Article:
Brexit and HS2


hs2On the face of things, there are few connections between HS2 and Brexit. The new train line connecting the North of England and London and ultimately Europe is deeply unpopular amongst some people who see it as a costly exercise that will have little impact or benefit on their lives, and for others something that has the potential to blight the landscape they have come to love. In terms of HS2 although it will have a big impact on many citizens, there has been no opportunity to decide if it should go ahead, there has been no referendum on it, and no doubt had there been one, those most affected would have been upset if people in the extremities of the UK had been offered a vote with the same value as their own. However even though the MPs who have decided to go ahead with HS2 have not tested public opinion via a referendum, and even though they have decided it should go ahead, there are still many within Parliament who are deeply opposed to it who are willing to do a Dr Beeching on a line not yet constructed. However the need for these same MPs to debate the finer points of the route and the places where the trains will stop, the order in which the line will be constructed and whether there should be a HS3 which may even overtake HS2 is widely understood by all Parliamentarians as being of importance to Parliament and their role as strategic leaders.

Having said that HS2 would have made for a challenging project to decide by a referendum, had the British people been invited to do so, the options would have been something like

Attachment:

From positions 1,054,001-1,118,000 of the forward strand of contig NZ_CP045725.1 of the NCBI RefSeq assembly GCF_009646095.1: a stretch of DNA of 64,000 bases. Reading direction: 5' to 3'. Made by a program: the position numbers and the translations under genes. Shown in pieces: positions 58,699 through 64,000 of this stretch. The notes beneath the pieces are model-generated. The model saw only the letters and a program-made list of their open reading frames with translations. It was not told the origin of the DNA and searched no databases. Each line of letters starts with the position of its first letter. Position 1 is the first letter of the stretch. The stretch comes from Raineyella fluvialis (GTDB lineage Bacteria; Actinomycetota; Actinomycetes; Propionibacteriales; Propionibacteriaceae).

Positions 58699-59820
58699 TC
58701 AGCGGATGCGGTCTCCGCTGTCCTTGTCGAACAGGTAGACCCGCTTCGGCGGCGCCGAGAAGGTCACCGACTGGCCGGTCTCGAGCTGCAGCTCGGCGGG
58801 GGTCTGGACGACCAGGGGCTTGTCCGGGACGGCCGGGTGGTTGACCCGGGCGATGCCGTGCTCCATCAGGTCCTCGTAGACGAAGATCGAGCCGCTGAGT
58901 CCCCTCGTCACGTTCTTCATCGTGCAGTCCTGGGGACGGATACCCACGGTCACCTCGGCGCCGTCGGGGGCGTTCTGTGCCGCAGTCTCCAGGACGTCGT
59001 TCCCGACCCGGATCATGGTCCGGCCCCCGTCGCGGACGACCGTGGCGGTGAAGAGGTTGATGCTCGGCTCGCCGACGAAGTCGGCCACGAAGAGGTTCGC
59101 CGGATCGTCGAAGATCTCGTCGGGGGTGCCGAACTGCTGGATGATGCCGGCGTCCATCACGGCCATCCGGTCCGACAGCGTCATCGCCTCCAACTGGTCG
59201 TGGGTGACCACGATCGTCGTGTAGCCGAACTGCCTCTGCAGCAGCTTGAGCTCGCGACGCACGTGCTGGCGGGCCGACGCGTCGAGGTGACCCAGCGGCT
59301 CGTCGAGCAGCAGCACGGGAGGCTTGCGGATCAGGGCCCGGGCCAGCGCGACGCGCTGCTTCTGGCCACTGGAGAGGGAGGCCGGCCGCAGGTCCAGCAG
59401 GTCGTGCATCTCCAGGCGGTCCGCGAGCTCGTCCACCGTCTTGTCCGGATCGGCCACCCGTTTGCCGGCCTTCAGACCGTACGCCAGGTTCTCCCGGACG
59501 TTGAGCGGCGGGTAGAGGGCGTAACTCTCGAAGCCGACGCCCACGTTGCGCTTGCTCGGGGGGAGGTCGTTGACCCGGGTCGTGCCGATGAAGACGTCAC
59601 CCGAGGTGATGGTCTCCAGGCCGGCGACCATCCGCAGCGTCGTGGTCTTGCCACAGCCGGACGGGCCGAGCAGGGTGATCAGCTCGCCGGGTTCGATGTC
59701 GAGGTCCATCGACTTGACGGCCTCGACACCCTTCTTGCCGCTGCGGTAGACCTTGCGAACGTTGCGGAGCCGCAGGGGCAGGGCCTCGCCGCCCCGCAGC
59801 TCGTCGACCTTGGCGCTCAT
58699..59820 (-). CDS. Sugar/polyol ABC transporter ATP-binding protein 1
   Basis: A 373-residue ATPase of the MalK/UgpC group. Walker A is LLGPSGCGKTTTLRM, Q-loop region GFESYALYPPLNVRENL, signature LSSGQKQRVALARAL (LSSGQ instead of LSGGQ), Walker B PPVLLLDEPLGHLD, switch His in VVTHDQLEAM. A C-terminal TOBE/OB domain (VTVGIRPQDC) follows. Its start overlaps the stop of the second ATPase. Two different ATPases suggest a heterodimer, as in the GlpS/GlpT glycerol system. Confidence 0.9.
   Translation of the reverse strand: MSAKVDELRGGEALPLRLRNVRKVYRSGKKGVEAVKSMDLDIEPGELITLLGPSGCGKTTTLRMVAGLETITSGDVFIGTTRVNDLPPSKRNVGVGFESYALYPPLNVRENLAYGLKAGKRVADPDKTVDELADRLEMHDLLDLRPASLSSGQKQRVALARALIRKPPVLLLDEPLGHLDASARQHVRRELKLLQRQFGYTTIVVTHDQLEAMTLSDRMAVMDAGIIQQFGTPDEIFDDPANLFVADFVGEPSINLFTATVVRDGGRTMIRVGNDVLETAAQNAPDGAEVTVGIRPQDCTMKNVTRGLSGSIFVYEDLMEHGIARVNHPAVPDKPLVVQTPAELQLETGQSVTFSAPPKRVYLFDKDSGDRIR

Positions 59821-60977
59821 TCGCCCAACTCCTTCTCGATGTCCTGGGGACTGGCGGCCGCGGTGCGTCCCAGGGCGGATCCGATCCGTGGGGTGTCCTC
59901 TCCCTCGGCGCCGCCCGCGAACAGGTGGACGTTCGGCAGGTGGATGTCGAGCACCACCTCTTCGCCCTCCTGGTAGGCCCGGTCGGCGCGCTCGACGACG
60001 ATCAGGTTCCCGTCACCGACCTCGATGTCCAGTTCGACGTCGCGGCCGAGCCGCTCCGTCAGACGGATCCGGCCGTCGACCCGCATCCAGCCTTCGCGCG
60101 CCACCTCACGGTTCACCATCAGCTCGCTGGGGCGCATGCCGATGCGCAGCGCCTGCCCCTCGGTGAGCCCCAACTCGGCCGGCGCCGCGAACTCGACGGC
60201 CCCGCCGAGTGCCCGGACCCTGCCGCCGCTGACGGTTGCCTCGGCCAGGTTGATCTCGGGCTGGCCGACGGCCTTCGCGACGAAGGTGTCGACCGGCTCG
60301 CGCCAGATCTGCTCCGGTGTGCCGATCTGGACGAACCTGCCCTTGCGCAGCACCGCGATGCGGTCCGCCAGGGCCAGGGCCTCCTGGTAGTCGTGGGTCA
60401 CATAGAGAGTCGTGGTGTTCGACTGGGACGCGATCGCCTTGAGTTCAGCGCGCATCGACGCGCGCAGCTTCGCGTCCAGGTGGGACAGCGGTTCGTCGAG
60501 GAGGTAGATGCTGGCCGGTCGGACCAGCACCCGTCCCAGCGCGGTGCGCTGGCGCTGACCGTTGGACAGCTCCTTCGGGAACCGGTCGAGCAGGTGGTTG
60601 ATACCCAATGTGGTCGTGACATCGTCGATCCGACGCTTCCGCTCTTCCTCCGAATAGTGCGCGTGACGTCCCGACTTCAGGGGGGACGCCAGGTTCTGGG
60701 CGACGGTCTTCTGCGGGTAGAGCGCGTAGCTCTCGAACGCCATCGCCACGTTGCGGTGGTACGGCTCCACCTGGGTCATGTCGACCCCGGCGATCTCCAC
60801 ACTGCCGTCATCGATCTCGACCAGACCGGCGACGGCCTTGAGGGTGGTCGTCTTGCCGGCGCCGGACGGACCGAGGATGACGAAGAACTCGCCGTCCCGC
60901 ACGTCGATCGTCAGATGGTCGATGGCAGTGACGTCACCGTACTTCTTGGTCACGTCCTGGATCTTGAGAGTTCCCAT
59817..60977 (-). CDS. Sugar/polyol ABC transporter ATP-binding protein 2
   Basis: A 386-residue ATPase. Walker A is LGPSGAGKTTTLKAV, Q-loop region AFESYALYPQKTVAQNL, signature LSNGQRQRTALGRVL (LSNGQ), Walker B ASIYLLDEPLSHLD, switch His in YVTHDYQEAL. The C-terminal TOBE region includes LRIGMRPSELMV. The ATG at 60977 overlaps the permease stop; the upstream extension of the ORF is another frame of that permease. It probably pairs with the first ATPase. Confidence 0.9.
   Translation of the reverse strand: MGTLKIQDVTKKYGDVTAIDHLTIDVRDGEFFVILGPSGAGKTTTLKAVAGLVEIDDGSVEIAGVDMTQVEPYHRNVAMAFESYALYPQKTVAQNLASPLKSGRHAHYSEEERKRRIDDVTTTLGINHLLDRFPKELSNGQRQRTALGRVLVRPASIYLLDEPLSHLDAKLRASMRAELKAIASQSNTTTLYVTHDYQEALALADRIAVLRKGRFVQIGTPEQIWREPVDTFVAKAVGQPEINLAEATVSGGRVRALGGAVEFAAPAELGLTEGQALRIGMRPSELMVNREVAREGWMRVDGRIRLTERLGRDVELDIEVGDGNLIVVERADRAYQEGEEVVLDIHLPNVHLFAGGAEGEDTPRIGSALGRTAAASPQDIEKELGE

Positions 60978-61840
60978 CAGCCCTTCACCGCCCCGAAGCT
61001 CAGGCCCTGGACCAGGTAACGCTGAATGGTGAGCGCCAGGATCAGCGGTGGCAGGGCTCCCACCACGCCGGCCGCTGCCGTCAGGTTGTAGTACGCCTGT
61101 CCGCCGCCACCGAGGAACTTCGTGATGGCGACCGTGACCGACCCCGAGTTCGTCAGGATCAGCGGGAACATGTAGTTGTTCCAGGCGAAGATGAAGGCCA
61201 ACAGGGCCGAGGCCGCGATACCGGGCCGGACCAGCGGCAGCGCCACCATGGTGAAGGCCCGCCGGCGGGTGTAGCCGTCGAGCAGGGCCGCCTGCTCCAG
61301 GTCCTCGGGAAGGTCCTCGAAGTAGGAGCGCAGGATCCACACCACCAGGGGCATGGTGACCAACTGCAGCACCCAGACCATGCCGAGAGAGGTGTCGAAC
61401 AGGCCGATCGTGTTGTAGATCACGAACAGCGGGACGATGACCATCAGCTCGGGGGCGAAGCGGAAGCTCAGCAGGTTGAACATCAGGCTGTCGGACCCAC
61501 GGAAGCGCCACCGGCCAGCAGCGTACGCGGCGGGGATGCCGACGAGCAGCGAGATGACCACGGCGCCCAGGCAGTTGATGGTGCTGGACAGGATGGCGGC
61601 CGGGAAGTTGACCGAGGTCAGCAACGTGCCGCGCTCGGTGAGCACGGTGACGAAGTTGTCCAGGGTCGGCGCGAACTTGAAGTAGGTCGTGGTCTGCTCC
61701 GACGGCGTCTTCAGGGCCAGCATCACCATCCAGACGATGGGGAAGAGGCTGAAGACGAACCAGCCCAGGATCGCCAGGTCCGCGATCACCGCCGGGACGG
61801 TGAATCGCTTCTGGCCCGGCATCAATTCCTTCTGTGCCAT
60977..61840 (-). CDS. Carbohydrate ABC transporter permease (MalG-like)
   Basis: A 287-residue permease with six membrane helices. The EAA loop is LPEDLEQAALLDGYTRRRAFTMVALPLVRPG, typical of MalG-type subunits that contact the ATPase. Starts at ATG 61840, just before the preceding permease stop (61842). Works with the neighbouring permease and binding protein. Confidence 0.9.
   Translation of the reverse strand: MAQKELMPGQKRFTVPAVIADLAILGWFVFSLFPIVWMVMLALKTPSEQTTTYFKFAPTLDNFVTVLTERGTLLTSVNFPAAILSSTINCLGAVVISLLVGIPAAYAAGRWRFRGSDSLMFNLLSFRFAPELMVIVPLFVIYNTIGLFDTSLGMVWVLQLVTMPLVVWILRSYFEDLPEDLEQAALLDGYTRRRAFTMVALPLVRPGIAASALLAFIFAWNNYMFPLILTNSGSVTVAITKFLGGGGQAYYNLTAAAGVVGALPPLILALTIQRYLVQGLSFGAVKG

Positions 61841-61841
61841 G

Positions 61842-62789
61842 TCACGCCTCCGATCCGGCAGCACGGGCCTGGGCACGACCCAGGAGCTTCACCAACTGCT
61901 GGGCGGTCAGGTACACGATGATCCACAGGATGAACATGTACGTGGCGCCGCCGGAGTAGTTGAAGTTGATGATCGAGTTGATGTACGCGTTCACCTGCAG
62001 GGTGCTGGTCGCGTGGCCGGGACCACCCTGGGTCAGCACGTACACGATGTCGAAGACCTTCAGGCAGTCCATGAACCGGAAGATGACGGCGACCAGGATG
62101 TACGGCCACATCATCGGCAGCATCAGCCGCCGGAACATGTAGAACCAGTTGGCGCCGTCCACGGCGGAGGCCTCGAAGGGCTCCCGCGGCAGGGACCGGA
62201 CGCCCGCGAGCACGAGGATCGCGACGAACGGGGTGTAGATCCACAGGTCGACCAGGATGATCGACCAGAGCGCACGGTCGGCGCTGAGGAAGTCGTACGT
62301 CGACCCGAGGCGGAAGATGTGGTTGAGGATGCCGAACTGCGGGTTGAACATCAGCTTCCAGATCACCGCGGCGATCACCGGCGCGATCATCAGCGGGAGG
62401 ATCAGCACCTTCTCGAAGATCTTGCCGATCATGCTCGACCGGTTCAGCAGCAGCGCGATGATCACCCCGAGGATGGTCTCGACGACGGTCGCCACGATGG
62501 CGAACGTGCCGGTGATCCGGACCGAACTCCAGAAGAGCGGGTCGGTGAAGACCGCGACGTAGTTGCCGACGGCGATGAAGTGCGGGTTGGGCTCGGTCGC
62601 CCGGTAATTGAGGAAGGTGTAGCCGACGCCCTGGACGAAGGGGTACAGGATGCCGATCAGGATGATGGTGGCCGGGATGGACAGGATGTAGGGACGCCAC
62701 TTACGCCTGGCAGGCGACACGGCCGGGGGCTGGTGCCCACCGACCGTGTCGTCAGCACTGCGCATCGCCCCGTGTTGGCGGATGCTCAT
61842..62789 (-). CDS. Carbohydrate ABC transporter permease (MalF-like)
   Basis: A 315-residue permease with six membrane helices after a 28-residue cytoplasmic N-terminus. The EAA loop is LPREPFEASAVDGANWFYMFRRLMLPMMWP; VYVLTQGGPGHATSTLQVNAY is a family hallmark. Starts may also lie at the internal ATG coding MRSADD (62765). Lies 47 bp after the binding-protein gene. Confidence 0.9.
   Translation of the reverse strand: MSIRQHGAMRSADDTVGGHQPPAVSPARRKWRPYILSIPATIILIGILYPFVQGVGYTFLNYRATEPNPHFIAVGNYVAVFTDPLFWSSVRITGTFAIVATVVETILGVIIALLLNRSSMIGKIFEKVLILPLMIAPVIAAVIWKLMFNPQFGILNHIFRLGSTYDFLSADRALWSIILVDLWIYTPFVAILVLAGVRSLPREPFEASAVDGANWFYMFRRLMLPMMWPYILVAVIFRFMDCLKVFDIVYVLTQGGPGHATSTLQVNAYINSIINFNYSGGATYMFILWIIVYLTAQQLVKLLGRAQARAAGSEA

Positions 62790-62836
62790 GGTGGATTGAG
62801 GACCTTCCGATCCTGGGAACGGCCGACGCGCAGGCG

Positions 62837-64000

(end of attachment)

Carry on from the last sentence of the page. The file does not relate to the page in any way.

• Build a new train line connecting the North of England with the South of England
  • Not make any changes to the transport infrastructure

If that had been the question and we had voted by a small margin to build the line, and then after resignations and a new Cabinet and a Summer off for bad behaviour, the Parliament had reassembled. The Opposition may well have said that they wanted to know where the track would go, where the stops would be and of course who gets to build the new track and what the cost would be. Just imagine if:

John Redwood stated:

“Business is right to chide politicians to be more precise and to reduce the worries they have. We need to rule out the need to negotiate over large areas where we need to [build the track]. You cannot negotiate [building a railway]. We need to resume decision making over our [transport infrastructure]. Saying these are not up for negotiations greatly simplifies the task.”

David Davis warned:

Of a blame HS2 festival, that Parliament must not be allowed to thwart the will of the people, that building HS2 was too important to allow Parliament to decide on the route.

Bernard Jenkin said:

This desire to debate the route of HS2 is simply an excuse to delay and disrupt the plans to build our way into a new future.

Theresa May stated:

We will not provide a running commentary on the plans for HS2, Parliament will get to approve the plans when the first train sets forth from London to somewhere up North

I can’t imagine this either, but then a £75Bn train scheme is so much more important than the leaving of the EU with a potential impact of several £Tn over the next few years. Thank goodness we are being led by wise people who understand their role and can see things from a broad vantage point.

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About ianchisnall

I have a passion to see public policy made accessible everyone who want to improve the wellbeing of their communities. I am interested in issues related to crime and policing as well as in policies on health services and strategic planning.
This entry was posted in EU Referendum, Parliament and Democracy and tagged , , , , . Bookmark the permalink.

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